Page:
Prescription Drug Overdoses: It’s Even Worse Than It Looks

Dr. Tom Frieden and a number of other CDC experts have put together an excellent public health grand rounds about the epidemic of drug overdoses in the U.S, which is driven mainly by a five fold increase in prescription drug deaths. The situation is in fact substantially worse than the official data reflect, for two reasons.

If you feel as a living voter that you get slow service from government, consider the dead: It takes 3-4 years for cause of death data to work its way from county coroners to states to the federal government. The frightening numbers in this presentation are snapshots from 2007 and 2008. Unless we assume that prescription drug overdose deaths magically stopped their rapid ascent at that time, they have probably increased to the point that they are today the leading cause of accidental death in the United States.

Further, many states don’t invest sufficiently in determining cause of death. For gunshot wounds and car accidents, death determination is typically obvious, but it costs money to do the proper toxicology for assessment of overdose death. In cases where someone has died of, say, a combination of alcohol, tranquilizers and pain killers, many a coroner will detect the alcohol and count it as an alcohol overdose, full stop. Other prescription drug deaths are mistakenly recorded as accidents (e.g., falling down a flight a stairs while intoxicated) or strokes.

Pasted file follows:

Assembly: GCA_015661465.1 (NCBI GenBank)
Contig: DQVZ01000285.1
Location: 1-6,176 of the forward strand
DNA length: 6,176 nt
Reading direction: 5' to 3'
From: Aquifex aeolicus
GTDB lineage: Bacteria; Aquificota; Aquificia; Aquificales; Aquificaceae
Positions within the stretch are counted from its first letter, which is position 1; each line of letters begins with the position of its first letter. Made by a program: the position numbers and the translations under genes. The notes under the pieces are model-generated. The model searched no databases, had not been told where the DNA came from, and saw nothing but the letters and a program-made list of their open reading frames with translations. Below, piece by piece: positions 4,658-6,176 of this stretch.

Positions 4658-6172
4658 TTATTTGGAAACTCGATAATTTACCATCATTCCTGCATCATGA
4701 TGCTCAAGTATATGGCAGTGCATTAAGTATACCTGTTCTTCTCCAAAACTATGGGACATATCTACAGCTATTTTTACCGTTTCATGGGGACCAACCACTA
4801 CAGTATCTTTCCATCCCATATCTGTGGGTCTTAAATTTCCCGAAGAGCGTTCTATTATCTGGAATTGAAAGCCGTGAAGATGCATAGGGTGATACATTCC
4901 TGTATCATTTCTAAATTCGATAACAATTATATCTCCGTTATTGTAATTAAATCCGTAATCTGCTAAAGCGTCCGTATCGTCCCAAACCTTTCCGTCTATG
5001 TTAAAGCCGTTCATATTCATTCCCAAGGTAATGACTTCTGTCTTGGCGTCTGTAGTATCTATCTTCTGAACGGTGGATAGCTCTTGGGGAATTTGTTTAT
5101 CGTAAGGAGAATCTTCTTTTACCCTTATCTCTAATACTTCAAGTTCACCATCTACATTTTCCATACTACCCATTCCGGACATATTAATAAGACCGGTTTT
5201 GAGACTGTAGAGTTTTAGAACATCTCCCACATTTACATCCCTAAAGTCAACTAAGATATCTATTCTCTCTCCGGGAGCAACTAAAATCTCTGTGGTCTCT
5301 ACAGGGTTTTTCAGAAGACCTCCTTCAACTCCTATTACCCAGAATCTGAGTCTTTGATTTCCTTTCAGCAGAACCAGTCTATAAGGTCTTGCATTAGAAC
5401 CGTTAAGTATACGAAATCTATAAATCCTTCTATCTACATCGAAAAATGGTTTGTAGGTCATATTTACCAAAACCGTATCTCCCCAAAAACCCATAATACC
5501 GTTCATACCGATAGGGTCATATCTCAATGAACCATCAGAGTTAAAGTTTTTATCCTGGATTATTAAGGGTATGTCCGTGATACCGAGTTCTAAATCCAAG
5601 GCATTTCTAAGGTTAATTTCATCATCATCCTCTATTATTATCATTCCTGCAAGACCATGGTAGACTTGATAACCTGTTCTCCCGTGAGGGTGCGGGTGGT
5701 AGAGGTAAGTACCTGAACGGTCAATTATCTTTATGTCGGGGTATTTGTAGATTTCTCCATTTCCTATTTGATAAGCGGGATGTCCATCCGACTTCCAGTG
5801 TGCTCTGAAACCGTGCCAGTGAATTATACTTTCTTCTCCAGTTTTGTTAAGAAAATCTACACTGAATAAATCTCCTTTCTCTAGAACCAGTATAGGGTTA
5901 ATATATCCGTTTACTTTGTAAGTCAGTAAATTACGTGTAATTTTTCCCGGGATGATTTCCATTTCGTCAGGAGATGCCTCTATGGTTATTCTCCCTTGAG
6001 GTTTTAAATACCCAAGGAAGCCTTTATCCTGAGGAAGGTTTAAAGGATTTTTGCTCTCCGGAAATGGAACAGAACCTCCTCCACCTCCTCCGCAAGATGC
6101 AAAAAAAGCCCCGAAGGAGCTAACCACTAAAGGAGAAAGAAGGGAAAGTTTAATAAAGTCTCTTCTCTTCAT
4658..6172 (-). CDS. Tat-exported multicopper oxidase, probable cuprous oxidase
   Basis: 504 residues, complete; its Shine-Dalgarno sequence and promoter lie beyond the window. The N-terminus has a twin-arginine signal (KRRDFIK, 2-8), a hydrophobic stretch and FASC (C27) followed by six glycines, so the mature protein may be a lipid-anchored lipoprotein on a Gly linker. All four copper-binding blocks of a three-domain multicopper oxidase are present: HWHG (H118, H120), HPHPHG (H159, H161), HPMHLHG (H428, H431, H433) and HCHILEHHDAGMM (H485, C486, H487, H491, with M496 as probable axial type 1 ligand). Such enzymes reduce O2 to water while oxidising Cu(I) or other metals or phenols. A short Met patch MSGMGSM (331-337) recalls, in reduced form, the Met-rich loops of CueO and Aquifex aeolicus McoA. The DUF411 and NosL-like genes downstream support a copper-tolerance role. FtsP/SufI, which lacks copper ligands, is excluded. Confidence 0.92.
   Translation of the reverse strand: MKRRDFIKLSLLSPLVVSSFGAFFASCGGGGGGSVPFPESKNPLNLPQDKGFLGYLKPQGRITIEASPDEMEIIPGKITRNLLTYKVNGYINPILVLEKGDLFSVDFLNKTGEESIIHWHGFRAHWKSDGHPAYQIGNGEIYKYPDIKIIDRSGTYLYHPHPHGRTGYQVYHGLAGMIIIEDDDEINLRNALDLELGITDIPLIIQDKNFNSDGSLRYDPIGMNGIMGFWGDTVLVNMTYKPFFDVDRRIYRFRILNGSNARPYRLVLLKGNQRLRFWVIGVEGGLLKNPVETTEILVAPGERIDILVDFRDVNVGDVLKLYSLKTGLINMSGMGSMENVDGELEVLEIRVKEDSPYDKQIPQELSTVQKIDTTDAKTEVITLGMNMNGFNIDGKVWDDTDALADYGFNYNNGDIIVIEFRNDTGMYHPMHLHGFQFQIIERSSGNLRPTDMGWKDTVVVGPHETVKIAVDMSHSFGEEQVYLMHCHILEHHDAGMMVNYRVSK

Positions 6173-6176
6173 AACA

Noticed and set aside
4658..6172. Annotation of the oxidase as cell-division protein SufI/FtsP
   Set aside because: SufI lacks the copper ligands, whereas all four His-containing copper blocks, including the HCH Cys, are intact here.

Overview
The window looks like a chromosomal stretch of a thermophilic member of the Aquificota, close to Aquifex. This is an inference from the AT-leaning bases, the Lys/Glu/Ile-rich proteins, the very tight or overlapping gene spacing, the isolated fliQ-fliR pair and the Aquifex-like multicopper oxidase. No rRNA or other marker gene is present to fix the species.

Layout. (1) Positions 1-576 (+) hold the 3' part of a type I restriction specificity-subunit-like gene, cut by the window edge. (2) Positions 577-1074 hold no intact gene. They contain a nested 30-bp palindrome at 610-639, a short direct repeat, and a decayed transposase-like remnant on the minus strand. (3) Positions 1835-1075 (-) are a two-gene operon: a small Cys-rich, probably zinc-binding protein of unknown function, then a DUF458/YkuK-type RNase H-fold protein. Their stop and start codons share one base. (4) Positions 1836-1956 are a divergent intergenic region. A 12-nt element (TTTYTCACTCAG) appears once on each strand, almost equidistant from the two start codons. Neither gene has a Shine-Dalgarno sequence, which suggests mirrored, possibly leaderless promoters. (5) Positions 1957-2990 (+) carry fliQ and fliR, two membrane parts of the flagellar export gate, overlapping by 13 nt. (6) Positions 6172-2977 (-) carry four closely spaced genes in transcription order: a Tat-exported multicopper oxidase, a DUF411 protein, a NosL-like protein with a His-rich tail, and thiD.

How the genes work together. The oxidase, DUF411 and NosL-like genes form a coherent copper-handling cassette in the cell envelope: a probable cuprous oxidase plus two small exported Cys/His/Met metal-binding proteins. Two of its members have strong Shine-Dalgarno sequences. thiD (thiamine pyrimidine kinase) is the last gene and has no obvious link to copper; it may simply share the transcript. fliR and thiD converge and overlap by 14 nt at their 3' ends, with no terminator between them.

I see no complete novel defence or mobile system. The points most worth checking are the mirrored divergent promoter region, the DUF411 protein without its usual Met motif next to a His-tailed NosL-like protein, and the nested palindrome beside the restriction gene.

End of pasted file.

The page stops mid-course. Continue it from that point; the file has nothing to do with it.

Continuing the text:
When I was on the drug policy making side of the table, the slowness of the data on drug deaths drove me crazy. I remember asking in exasperation if we waited three years to report death data because we just wanted to be really, really sure that the person was in fact deceased. The data problems may seem esoteric until one realizes that not only do they hamper understanding of the current situation, but they also prevent us from figuring out how to respond effectively: We won’t be able to tell if anti-overdose death initiatives now underway (naloxone distribution, prescription monitoring, prescription takeback days, addiction treatment expansion, what have you) are making a difference until 2014 or 2015.

[Cross-posted at Same Facts]

Keith Humphreys

Keith Humphreys is a professor of psychiatry at Stanford University. He served as a senior policy advisor at the White House Office of National Drug Control Policy from 2009 to 2010.